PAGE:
FOR IMMEDIATE RELEASE
May 8, 2023
Renewed Cook Creek Logging Will Harm Coho Salmon, Marbled Murrelets
PORTLAND, Ore. — The Center for Biological Diversity and Cascadia Wildlands filed a notice of intent today to sue the Federal Emergency Management Agency for funding the reopening of Cook Creek Road in the Oregon Coast Range.
Reopening the road will allow renewed logging and harm Oregon Coast coho and marbled murrelets, both of which are protected as threatened species under the Endangered Species Act.
“If FEMA is going to pay to rebuild a logging road, it has to consider how logging will hurt the species that live there, plain and simple,” said Meg Townsend, senior freshwater attorney at the Center for Biological Diversity. “Cook Creek provides excellent habitat for coho salmon and marbled murrelets, not to mention clean water and a place of solace for all Oregonians.”
The road has been closed since a portion washed out during storms in December 2015. Cook Creek is relatively intact and borders areas proposed for protection by the Oregon Department of Forestry. It’s also a prized fishing stream. Last year, fishing groups joined other conservation groups in opposing logging in the Cook Creek watershed, which is designated as critical habitat for Oregon Coast coho.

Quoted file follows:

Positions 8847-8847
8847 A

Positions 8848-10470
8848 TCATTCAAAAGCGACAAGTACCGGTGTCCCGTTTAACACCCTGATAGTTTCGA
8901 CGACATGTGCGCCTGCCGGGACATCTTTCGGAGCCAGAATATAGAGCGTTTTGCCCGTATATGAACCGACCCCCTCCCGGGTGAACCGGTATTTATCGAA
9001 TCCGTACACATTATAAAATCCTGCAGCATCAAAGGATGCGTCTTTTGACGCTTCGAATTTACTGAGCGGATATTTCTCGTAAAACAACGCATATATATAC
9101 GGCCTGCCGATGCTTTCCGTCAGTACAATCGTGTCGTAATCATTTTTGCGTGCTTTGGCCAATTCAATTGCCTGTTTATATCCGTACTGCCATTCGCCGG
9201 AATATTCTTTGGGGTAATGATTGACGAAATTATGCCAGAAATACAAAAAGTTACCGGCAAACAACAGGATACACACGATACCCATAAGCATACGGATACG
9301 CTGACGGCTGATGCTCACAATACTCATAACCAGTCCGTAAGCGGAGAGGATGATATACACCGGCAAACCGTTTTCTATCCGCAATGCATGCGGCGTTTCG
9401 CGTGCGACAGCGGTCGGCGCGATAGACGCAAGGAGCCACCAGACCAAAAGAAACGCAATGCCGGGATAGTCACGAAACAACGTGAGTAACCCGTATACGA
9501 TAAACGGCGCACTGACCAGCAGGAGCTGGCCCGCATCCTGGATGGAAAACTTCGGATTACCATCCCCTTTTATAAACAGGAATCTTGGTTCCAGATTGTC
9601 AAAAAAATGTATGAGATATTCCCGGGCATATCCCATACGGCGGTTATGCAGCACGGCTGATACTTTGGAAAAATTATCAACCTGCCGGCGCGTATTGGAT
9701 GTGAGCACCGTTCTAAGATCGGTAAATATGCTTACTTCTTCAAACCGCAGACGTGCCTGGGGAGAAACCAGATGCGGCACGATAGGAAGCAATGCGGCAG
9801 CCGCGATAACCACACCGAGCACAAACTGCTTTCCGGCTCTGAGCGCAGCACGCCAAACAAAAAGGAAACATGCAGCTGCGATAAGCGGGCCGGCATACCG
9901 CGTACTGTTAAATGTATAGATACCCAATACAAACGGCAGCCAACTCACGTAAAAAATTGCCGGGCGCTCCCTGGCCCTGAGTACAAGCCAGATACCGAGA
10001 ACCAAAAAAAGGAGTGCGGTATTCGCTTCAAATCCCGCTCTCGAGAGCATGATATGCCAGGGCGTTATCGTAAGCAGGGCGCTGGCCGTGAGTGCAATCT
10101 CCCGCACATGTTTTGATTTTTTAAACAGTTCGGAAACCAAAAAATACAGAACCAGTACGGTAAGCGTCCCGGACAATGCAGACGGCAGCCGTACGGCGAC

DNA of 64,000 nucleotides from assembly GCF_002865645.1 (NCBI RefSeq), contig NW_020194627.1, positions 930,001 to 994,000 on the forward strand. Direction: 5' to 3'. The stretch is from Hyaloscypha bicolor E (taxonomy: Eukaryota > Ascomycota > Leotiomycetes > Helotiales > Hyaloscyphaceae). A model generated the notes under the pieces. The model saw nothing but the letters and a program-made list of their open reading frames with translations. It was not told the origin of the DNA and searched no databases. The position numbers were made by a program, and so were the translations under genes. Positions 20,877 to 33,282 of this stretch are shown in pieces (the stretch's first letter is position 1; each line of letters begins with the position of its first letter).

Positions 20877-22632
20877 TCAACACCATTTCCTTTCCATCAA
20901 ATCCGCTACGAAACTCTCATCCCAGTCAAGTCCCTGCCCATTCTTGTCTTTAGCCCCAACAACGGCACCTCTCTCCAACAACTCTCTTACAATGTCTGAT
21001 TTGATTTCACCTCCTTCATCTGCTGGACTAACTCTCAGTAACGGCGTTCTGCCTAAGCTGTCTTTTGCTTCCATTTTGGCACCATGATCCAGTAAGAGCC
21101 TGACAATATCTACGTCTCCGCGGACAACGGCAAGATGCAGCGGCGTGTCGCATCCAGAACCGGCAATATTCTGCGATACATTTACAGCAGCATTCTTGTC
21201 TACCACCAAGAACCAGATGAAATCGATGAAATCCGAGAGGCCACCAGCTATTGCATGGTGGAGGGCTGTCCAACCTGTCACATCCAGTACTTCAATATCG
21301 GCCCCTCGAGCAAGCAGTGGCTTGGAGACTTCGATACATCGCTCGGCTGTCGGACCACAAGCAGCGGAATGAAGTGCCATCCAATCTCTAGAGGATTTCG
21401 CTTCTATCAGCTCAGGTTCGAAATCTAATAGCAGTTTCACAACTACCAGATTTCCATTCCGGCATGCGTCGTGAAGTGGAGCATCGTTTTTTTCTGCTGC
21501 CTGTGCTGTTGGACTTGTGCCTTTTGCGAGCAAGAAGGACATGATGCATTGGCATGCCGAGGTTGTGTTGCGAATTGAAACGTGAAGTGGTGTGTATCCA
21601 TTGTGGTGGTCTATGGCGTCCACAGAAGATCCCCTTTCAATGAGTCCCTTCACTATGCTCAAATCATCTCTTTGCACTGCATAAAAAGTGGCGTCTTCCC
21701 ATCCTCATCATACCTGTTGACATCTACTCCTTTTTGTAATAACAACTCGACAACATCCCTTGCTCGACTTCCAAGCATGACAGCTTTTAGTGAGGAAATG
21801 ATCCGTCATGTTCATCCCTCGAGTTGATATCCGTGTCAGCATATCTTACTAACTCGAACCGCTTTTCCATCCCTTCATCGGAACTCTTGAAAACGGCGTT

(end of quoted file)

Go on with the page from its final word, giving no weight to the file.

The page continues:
Under the Endangered Species Act, federal agencies, including FEMA, are required to ensure that the actions and projects they fund do not jeopardize threatened species. FEMA wrongly concluded that reconstructing the road wouldn’t affect coho. In doing so the agency only considered the road itself and not the logging made possible by the road and planned by the Department of Forestry. This is a clear violation of the law.
“Oregon should not be using disaster relief funds to subsidize commercial timber operations, particularly not where it will harm threatened species and their habitat,” said Nick Cady, legal director of Cascadia Wildlands.
The Department of Forestry has two timber sales planned for 2024 in the Cook Creek watershed. The sales involve clearcutting nearly 700 acres and constructing more than 3 miles of new logging roads. These activities have the potential to seriously harm coho and murrelets.